The owner of Cafe Zesty has transformed the old Cherry Tree Diner into a whitewashed Greek seafood palace where pristinely grilled exotic whole fish and other Hellenic specialties are the feature. The service is earnest but awkward, and some of the taverna fare is so-so, but the imported seafood, while pricey, really is worth a visit. Reviewed July 1.



7144 Frankford Ave., 215-335-0414.


This pleasant little husband-and-wife-run bistro brings an ambitious Center City-style BYOB to the fine-dining desert of the Northeast. Self-taught chef Jose Vargas' debut is worthwhile, with a small menu that spins good ingredients into appealing dishes at prices low enough to give this trailblazer a chance. Reviewed Aug. 12.



2216 Walnut St., 215-568-1314.


Davide and Kathryn Faenza have opened a larger Center City sibling to their charming L'Angolo in South Philadelphia. This friendly BYO offers satisfying interpretations of authentic home cooking from Davide's native Puglia, including game ragus with homemade pasta, bean dishes, and seafood. The boisterous whitewashed room feels a bit basementlike, but the genuine flavors are worth a visit. Reviewed Oct. 7.


Shundeez Restaurant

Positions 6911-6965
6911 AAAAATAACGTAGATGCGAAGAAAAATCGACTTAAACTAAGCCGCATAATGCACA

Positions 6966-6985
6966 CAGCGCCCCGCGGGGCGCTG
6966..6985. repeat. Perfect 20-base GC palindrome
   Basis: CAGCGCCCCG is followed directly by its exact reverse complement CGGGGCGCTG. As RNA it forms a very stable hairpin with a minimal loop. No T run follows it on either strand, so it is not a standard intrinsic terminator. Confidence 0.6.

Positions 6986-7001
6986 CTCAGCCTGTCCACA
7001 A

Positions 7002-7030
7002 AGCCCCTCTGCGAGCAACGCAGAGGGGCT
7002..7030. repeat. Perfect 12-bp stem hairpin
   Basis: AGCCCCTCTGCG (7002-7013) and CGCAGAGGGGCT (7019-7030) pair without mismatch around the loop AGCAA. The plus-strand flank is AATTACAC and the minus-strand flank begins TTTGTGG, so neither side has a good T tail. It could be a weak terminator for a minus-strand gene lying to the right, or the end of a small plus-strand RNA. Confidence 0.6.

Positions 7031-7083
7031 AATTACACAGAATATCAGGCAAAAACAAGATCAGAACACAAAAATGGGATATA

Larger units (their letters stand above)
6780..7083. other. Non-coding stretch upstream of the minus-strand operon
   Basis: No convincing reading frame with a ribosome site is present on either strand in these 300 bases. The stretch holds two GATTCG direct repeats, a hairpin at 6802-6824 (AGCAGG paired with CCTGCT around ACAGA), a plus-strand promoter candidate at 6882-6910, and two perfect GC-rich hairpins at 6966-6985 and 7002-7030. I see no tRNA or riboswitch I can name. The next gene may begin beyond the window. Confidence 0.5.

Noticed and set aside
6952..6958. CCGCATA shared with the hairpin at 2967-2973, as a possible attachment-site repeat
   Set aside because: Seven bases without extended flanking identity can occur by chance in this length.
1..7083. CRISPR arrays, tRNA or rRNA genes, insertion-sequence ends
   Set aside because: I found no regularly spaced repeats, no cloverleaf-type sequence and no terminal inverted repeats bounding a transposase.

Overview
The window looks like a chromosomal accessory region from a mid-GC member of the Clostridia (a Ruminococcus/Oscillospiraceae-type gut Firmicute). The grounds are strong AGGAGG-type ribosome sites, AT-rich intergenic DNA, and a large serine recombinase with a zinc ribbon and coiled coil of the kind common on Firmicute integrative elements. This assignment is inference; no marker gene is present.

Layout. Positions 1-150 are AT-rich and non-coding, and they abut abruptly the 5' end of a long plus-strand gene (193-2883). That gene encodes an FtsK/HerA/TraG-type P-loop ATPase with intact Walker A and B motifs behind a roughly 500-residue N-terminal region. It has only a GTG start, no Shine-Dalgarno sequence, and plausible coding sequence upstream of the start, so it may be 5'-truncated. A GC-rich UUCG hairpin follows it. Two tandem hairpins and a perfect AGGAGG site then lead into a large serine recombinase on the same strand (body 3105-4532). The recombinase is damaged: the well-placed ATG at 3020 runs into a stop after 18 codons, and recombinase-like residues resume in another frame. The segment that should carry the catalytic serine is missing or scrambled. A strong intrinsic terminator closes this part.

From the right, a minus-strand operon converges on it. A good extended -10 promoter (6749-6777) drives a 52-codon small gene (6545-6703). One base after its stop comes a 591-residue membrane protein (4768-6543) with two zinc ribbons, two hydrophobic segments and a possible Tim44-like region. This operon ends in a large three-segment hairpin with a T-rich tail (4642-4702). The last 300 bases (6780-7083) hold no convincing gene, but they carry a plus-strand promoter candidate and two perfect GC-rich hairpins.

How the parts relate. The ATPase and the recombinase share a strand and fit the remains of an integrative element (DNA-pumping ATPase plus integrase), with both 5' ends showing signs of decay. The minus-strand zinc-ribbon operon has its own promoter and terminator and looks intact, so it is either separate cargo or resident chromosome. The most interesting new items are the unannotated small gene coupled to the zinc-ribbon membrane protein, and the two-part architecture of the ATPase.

8705 Germantown Ave. (behind Borders), 215-242-0665; www.shundeez.com.


In the former Roller's space, tucked behind the bookstore and bus station atop Chestnut Hill, the Lavasani family serves authentic renditions of traditional Persian cuisine, from delicately seasoned kabobs to pomegranate-sauced chicken. Affordable, flavorful and friendly (though service needs work), it's one of the neighborhood's best bets. Reviewed Dec. 16.


Silk City Diner

435 Spring Garden St., 215-592-8838. www.silkcityphilly.com.


The red neon and stainless steel are aglow once again at Philly's seminal hipster diner, thanks to new owner Mark Bee, of N. 3rd. It's not yet the ultimate diner rethink it could have been, but given some early kitchen tumult, the updated comfort food still has plenty of cool moves (a boar BLT?) to fuel a hot dance night in the DJ lounge. Reviewed Nov. 25.